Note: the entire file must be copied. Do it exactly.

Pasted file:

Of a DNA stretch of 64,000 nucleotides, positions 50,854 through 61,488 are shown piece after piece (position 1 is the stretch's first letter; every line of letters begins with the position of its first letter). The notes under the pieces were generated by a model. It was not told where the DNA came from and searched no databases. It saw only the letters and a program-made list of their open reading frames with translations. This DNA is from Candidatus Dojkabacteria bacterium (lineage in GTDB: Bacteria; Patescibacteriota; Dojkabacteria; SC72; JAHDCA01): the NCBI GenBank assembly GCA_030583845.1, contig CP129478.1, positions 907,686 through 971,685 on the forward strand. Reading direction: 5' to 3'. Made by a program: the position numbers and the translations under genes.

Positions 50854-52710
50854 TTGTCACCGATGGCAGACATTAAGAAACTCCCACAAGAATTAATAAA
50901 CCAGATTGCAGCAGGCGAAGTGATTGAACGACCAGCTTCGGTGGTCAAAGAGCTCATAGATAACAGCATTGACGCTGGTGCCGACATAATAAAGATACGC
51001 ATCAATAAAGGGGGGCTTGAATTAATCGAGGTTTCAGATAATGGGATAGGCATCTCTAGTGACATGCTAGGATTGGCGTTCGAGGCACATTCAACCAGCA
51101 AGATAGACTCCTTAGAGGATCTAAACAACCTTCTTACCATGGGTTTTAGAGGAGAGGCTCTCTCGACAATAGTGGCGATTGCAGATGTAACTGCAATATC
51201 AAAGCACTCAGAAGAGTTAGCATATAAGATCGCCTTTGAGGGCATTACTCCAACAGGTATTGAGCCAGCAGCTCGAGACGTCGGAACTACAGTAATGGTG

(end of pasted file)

Of a DNA stretch of 64,000 nucleotides, positions 50,854 through 61,488 are shown piece after piece (position 1 is the stretch's first letter; every line of letters begins with the position of its first letter). The notes under the pieces were generated by a model. It was not told where the DNA came from and searched no databases. It saw only the letters and a program-made list of their open reading frames with translations. This DNA is from Candidatus Dojkabacteria bacterium (lineage in GTDB: Bacteria; Patescibacteriota; Dojkabacteria; SC72; JAHDCA01): the NCBI GenBank assembly GCA_030583845.1, contig CP129478.1, positions 907,686 through 971,685 on the forward strand. Reading direction: 5' to 3'. Made by a program: the position numbers and the translations under genes.

Positions 50854-52710
50854 TTGTCACCGATGGCAGACATTAAGAAACTCCCACAAGAATTAATAAA
50901 CCAGATTGCAGCAGGCGAAGTGATTGAACGACCAGCTTCGGTGGTCAAAGAGCTCATAGATAACAGCATTGACGCTGGTGCCGACATAATAAAGATACGC
51001 ATCAATAAAGGGGGGCTTGAATTAATCGAGGTTTCAGATAATGGGATAGGCATCTCTAGTGACATGCTAGGATTGGCGTTCGAGGCACATTCAACCAGCA
51101 AGATAGACTCCTTAGAGGATCTAAACAACCTTCTTACCATGGGTTTTAGAGGAGAGGCTCTCTCGACAATAGTGGCGATTGCAGATGTAACTGCAATATC
51201 AAAGCACTCAGAAGAGTTAGCATATAAGATCGCCTTTGAGGGCATTACTCCAACAGGTATTGAGCCAGCAGCTCGAGACGTCGGAACTACAGTAATGGTG